Researchers at the Alaska SeaLife Center in Seward are collaborating with a shark expert at California State University in studying a small male Pacific sleeper shark captured recently to learn more about this species.
The Pacific sleeper shark is a close relative of the Greenland shark, which has been found to possibly live for several hundred years.
“If findings from recent studies on the Greenland shark transfer to Pacific sleepers, these animals could maybe reach an astonishing age of 200-300 years old,” said Amy Bishop, a research scientist at ASLC. Markus Horning, senior research scientist at ASLC, is leading the study with Christopher Lowe of Cal State, to learn more about the ecological importance of these sharks, how their populations are impacted through fishing activities, as well as their predation habits. The Pacific sleeper shark is a large marine predator in Alaskan waters and evidence from initial tagging work by the center’s researchers suggests they may be a key predator of juvenile Steller sea lions.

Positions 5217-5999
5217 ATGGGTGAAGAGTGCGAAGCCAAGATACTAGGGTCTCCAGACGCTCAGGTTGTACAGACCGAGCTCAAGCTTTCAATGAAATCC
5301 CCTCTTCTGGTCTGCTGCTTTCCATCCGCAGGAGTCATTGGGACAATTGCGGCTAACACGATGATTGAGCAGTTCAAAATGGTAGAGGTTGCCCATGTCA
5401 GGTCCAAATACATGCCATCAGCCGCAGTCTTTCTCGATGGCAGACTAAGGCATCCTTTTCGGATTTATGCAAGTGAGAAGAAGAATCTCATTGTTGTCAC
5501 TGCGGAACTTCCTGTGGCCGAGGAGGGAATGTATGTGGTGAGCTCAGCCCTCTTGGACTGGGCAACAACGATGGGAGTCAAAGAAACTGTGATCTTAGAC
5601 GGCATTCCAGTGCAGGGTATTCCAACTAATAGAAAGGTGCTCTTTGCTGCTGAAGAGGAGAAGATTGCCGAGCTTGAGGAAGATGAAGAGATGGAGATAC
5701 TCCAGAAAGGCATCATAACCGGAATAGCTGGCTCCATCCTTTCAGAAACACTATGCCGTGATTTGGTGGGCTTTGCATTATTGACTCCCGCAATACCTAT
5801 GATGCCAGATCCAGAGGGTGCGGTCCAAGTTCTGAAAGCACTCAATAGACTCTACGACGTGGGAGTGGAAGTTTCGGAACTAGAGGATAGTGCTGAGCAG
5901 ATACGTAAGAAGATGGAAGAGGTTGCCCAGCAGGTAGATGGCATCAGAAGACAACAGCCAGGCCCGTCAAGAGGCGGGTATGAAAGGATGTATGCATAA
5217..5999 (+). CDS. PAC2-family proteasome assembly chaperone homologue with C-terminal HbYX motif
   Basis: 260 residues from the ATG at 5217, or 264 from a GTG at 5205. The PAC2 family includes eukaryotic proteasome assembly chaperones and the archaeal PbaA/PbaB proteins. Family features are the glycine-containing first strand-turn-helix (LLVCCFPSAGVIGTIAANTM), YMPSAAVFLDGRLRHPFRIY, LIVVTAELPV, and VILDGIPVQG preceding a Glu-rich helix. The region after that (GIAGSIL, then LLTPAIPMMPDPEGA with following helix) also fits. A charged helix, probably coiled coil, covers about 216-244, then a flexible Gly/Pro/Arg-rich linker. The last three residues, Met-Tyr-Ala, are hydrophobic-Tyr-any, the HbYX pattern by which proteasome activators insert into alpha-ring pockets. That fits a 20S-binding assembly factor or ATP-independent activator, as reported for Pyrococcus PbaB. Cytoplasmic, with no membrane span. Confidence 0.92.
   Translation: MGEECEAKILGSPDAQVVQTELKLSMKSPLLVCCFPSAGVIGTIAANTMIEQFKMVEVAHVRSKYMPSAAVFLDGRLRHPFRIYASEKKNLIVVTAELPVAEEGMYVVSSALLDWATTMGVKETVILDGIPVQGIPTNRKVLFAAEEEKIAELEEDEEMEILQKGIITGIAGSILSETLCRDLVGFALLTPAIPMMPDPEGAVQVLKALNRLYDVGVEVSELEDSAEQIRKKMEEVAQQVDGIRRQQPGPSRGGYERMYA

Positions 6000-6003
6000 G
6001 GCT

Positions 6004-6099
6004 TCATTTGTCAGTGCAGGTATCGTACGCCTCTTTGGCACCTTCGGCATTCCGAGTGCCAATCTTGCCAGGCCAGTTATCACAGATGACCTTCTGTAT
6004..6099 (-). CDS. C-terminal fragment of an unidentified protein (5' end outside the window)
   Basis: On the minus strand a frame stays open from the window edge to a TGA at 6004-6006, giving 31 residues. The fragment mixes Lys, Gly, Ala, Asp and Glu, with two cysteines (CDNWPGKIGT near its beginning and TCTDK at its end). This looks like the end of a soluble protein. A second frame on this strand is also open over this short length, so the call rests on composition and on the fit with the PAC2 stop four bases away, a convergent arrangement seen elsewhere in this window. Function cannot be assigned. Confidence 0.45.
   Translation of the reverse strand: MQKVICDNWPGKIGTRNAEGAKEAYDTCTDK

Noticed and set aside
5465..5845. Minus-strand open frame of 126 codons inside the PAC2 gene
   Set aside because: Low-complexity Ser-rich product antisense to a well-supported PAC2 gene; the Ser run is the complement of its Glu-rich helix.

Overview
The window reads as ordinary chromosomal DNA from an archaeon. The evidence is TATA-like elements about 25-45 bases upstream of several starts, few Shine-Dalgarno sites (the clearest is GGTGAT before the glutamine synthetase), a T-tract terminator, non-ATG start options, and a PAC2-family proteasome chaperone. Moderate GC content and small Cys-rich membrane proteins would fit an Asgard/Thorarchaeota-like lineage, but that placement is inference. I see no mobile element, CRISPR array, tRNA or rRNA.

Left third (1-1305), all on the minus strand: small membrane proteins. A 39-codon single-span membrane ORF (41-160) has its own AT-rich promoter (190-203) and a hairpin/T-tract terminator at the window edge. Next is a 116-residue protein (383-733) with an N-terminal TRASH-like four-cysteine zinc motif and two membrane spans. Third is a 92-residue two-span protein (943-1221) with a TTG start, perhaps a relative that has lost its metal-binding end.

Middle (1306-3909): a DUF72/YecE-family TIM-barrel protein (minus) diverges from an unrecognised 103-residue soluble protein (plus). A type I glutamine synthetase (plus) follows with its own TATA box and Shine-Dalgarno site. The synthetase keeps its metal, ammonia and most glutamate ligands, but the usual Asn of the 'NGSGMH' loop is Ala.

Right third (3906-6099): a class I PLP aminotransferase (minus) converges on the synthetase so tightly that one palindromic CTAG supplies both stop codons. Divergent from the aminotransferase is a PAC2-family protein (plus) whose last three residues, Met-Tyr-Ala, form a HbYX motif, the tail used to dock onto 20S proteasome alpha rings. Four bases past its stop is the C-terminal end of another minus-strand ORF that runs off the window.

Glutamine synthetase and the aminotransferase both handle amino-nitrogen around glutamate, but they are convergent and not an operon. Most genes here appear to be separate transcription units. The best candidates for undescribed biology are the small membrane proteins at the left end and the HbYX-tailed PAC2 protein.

Reseachers began fishing for sharks in 2018 with the goal of finding specimens under six feet. The goal is to bring up to five young, small sharks to the center for short periods of time for select studies on their metabolic rates and basic biology, then release them back in Resurrection Bay with telemetry tags to monitor their movements.
Funding for this study comes from the North Pacific Research Board in Anchorage.